Variable vs. fixed rate mortgages: Everything you need to know

When choosing a mortgage, comparing a fixed vs. variable mortgage rate has become a tough task in an era of rising interest rates.

Interest rates have been low for a decade-and-a-half and, especially when they  were extremely low — most recently, from mid-2020 until 2022 — many Canadians who bought their first home or renewed a mortgage chose a variable rate, with this option making up more than half of mortgages in Canada at one point last year.

couple meets with a mortgage advisor

But this trend is slowing, according to data from the Canada Mortgage and Housing Corporation (CMHC). The popularity of variable-rate mortgages is dipping as rates climb and more borrowers seek shorter-term, fixed rate options.

In an uncertain economic environment, is there a clear-cut choice for homebuyers?

Weighing options: fixed vs. variable mortgage rate

Glenda Bahalla, Financial Advisor at ACU’s Regent branch

Glenda Bahalla, Financial Advisor at ACU’s Regent branch, explains that it’s important to put today’s rates into perspective. The rate is only one part of your overall plan when deciding on a type of mortgage.

“The coming 25 years are not going to be like this,” she explains. “There are times that the rate may go up, like we are seeing now, but it’s only two years of your mortgage life.”

Ultimately, deciding whether a fixed or variable rate mortgage is right for you (and even the type of fixed or variable mortgage) depends on your individual circumstances. This can include factors such as your risk tolerance, future moving plans and overall budget.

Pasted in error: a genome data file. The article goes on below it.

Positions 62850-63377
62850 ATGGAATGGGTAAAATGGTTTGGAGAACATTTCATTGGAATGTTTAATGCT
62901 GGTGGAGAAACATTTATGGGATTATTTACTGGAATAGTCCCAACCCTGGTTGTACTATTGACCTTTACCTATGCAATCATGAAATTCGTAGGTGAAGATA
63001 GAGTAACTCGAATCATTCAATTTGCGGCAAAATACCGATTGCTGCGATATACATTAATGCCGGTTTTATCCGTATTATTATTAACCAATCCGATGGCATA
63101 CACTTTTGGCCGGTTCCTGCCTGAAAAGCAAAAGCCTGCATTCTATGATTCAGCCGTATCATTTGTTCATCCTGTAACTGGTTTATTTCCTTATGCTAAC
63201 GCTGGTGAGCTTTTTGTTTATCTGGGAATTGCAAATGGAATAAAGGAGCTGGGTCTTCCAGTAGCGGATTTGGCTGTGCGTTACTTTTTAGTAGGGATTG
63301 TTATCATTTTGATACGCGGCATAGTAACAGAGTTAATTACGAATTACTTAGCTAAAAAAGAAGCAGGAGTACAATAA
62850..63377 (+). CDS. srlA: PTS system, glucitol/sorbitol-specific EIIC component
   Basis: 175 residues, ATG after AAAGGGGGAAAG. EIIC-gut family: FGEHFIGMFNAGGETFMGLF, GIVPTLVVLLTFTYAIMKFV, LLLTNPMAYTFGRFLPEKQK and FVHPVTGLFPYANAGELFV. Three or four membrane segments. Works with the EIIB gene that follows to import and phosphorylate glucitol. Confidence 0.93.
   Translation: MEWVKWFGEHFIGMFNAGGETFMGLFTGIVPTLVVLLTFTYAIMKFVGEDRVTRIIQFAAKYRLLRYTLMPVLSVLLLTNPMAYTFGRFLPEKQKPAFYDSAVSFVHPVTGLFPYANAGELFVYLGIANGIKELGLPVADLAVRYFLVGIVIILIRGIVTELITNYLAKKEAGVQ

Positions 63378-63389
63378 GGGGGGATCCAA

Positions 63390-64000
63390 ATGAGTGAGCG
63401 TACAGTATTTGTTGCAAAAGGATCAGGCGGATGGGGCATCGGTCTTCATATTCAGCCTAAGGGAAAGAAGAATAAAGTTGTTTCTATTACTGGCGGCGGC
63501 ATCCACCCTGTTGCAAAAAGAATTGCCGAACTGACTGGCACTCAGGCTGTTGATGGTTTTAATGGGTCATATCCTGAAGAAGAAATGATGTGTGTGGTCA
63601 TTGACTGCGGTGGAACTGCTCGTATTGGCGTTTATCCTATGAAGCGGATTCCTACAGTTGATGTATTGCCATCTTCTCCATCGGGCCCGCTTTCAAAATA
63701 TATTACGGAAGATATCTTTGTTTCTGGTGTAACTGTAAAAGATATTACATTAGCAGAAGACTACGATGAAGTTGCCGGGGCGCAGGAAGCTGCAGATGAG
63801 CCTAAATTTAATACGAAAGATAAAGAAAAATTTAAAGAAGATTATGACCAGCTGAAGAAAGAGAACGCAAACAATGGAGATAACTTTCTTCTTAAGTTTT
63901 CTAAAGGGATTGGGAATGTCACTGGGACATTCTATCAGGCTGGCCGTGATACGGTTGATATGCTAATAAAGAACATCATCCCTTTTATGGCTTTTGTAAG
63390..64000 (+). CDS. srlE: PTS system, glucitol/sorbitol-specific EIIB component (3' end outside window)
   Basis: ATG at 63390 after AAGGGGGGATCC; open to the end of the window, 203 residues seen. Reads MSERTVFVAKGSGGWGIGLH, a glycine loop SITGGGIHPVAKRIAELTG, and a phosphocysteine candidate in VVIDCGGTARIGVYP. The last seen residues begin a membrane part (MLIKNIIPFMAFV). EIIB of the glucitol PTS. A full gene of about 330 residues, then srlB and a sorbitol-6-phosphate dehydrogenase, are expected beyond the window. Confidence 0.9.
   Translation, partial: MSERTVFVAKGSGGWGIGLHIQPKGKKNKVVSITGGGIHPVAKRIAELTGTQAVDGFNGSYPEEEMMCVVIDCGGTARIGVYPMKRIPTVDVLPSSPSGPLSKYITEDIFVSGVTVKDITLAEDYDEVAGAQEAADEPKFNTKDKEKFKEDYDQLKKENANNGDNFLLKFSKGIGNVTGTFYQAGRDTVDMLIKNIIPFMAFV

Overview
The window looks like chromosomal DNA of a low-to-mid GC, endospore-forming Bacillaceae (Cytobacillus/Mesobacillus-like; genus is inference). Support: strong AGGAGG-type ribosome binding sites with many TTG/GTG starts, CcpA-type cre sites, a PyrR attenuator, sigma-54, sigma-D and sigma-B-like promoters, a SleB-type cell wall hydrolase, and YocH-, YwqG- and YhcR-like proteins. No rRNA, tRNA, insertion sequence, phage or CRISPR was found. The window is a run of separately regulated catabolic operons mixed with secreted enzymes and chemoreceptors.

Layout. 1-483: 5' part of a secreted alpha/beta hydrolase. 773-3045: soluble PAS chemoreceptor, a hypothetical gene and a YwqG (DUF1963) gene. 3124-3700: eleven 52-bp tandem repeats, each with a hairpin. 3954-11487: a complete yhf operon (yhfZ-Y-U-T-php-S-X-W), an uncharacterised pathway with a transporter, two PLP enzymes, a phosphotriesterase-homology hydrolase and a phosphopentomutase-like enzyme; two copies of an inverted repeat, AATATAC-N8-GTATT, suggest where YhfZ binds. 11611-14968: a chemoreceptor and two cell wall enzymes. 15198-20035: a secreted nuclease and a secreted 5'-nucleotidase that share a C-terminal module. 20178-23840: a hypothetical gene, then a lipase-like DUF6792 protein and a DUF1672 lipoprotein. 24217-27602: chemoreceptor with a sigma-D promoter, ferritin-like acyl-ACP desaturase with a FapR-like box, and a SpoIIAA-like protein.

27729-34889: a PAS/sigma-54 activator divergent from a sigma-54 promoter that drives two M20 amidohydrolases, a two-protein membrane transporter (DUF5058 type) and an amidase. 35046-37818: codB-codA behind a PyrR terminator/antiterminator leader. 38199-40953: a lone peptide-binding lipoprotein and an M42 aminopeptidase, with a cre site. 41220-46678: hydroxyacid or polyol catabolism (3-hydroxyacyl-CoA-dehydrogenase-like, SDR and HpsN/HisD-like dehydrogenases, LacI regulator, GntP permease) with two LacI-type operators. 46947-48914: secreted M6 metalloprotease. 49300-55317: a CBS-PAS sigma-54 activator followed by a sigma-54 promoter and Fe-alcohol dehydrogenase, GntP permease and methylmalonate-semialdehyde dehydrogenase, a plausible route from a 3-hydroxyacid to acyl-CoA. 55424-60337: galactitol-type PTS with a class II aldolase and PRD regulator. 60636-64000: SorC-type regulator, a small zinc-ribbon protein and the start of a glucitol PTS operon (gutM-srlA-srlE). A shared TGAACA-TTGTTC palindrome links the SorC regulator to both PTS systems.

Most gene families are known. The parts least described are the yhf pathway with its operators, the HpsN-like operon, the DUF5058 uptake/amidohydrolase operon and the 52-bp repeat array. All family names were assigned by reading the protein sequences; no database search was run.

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Before you make a choice, it’s a good idea to take a closer look at some of the benefits, drawbacks and considerations of fixed- and variable-rate mortgages.

The basics of a fixed mortgage rate

With a fixed mortgage rate, the rate you agree on is locked in for the term of your mortgage. Your payments will stay the same, regardless of whether interest rates rise or fall.

This is a positive for members looking for certainty when it comes to their mortgage payment each month. The downside? You won’t be able to take advantage of rate decreases if they occur during your mortgage term.

Marsharee Lindsay, Financial Advisor with ACU’s Pembina branch

“A fixed mortgage rate is stable for the entire term. It’s predictable,” says Marsharee Lindsay, Financial Advisor with ACU’s Pembina branch. “There’s a lot of members who like that they can budget for the same amount every month. That peace of mind can be valuable.”

The basics of a variable mortgage rate

When you choose a variable mortgage rate, your interest rate is less predictable, as it goes up or down depending on your lender’s prime rate (which is ultimately influenced by the Bank of Canada’s policy interest rate). A variable rate is expressed as the prime rate, plus or minus a certain percentage, and this relationship will stay consistent throughout your term.

The rate of interest you pay has the potential to change several times during the mortgage term. For homeowners who select this option, they may face a tighter budget when rates increase. Conversely, it can be helpful when rates decline and their mortgage amount in those months is not as costly.